The outdoor car shows—especially the more casual community events—are my favorites for custom and classic cars. These shows allow me more freedom and better access without onerous security that you will find at the big indoor events where everything is roped off. In addition I really prefer natural light (with some direction) to the hard overhead floods that flatten out the light (like grocery store lighting!) at the huge indoor arenas.
That being said each type of show still shares similar problems. Those are the people constantly filtering around the cars and the spacing of the cars. Both of these problems severely limit whole car images of most cars on display. So, I tend to go in close and create images of the best features of each car. What I like about this type of photography is that I actually have better control in creating artistic compositions when working with the details of a subject…
|f18.0 @ 1/60 sec., ISO 400; Lens @ 58mm|
Many photographers don’t like it when the cars are opened-up for display, but use that to make interesting compositions and when opened-up those parts of the car can block out clutter (like people) in my background! For example in this image by moving in close on the open door I created wide angle distortion that created nice “leading lines” that guide the viewer’s eye into the image. In addition with the hood propped-up the steady stream of people on the other side of the car were eliminated.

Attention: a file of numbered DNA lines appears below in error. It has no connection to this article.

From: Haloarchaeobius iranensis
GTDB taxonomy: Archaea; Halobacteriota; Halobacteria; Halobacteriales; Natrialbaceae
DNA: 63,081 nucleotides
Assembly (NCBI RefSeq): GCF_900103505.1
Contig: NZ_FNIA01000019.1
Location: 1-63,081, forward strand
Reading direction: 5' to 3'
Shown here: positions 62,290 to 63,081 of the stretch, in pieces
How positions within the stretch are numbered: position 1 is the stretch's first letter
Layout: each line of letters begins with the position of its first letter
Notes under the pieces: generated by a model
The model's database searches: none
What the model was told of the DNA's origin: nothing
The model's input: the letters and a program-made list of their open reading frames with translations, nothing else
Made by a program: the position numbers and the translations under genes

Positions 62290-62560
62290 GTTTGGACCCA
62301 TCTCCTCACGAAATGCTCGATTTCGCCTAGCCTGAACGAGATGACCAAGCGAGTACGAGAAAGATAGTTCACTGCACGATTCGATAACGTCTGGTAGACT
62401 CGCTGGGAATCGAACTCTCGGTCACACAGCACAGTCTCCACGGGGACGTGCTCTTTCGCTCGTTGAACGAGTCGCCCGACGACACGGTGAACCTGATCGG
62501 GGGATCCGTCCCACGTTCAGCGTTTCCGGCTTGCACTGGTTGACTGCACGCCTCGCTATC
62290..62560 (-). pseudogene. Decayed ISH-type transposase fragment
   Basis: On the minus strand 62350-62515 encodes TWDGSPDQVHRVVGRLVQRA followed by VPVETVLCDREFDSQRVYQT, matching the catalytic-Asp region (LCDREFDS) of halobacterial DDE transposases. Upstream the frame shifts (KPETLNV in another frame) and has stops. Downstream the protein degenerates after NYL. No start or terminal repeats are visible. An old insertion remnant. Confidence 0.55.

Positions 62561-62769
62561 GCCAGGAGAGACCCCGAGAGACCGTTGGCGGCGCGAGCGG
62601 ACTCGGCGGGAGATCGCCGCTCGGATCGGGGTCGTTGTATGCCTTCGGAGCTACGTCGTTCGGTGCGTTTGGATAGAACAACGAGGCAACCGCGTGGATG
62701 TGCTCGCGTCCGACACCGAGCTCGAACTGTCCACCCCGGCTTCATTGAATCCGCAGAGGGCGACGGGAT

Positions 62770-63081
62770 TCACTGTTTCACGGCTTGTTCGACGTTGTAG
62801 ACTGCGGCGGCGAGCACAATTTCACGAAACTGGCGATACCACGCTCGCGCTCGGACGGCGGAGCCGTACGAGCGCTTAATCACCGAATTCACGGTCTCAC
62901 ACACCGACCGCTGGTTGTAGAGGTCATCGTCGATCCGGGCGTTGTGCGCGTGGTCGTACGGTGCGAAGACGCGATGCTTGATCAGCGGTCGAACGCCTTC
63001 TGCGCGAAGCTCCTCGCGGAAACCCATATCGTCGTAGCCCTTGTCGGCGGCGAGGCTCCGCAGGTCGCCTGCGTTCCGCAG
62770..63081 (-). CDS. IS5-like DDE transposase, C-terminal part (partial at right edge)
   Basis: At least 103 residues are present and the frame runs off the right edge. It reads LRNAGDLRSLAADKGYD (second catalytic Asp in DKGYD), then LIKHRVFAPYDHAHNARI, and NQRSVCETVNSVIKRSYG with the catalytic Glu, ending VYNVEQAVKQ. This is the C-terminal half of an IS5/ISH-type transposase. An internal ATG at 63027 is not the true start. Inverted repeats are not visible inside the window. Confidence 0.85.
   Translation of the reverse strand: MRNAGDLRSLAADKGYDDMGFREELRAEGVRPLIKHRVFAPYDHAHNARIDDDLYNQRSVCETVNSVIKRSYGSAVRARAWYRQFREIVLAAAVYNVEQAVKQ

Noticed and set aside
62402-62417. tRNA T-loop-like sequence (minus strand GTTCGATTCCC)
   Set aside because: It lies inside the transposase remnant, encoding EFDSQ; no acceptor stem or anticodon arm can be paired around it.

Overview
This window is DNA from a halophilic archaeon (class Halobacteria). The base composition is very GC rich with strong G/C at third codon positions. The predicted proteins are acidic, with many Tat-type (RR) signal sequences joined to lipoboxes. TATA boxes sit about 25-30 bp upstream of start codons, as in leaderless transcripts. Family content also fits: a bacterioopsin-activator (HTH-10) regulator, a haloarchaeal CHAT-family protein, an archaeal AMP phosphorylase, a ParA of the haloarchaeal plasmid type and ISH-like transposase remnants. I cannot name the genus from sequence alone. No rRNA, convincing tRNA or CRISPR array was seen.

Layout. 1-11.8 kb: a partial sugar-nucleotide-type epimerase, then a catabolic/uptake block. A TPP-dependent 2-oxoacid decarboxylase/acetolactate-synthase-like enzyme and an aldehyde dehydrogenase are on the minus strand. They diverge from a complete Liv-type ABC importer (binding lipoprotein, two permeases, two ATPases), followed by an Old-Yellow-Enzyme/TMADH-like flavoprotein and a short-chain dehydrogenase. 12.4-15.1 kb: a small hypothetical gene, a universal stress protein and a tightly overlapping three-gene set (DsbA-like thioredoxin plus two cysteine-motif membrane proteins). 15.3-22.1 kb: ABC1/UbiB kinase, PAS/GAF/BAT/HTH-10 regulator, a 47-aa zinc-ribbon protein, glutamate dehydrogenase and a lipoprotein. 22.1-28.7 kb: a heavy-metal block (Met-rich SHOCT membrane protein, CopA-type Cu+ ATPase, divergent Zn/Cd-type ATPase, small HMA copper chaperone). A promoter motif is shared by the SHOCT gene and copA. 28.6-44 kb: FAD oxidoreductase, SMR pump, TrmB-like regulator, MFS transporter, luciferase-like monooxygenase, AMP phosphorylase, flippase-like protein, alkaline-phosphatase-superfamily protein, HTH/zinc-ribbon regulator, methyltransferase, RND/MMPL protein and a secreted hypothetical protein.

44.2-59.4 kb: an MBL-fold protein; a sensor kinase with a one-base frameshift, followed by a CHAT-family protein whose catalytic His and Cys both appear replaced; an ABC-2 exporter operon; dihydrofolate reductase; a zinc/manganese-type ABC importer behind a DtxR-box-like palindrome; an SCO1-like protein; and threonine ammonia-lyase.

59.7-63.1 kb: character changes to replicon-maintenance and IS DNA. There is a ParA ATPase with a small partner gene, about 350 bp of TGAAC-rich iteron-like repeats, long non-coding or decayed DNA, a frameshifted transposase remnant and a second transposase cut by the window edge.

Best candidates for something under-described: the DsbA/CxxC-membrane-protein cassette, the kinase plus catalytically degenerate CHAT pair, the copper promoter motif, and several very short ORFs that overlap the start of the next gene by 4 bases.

Technical Note: Going in close with any lens you will lose depth-of-field, so I really stopped-down here to f18.0 for good depth-of-field through out the image.
When I see a car I like I always circle around the whole car looking for details to compose….
f18.0 @ 1/100 sec., ISO 400; Lens @ 28mm
Dropping to my knees and moving in close with my lens at 28mm made that grill even more impressive in this image of the same car. And, I still like the opened-up appendages of the car creating this wacky composition!
This next car’s stunning paint attracted me….
f5.6 @ 1/1600 sec., ISO 400 Lens @ 105mm
With a lot of photographers hovering around this car I zoomed in more for tight in-camera crops of its details.
Technical Note: With that red car so close in the background I opened up my aperture to f5.6 to soften the red car’s details. I really wanted to isolate the purple car’s grill and hood ornament.
Next I backed up and focused down the length of the car…
f8.0 @ 1/400 sec., ISO 400; Lens @ 135mm
I Wanted to highlight this car’s sensuous curves for this image so I cropped in tight and added a little more telephoto for some lens compression. I really like compression distortion used this way!
When I really want subject isolation….
f11.0 @ 1/640 sec., ISO 400; Lens @ 200mm
Amidst all these pristine cars with perfect colorful paint this unrestored Dodge stood out! I really like the Dodge Brothers badge on its rusted radiator. So, zooming into 200mm is my go-to focal length when I want to isolate a subject. The only problem using 200mm at a car show is that because, at that focal length, you must back-up for it to focus, then you get lots of people walking in front of you—some will even stop to take their own photos directly in front of you! You just have to be patient and wait for your moment.
That’s it for this week…I’m available for questions…just ask…
Author: Jerry W. Venz, PPA Master Photographer, Craftsman
Training site: http://www.LightAtTheEdge.com
Client site: http://www.TheStorytellersUsa.com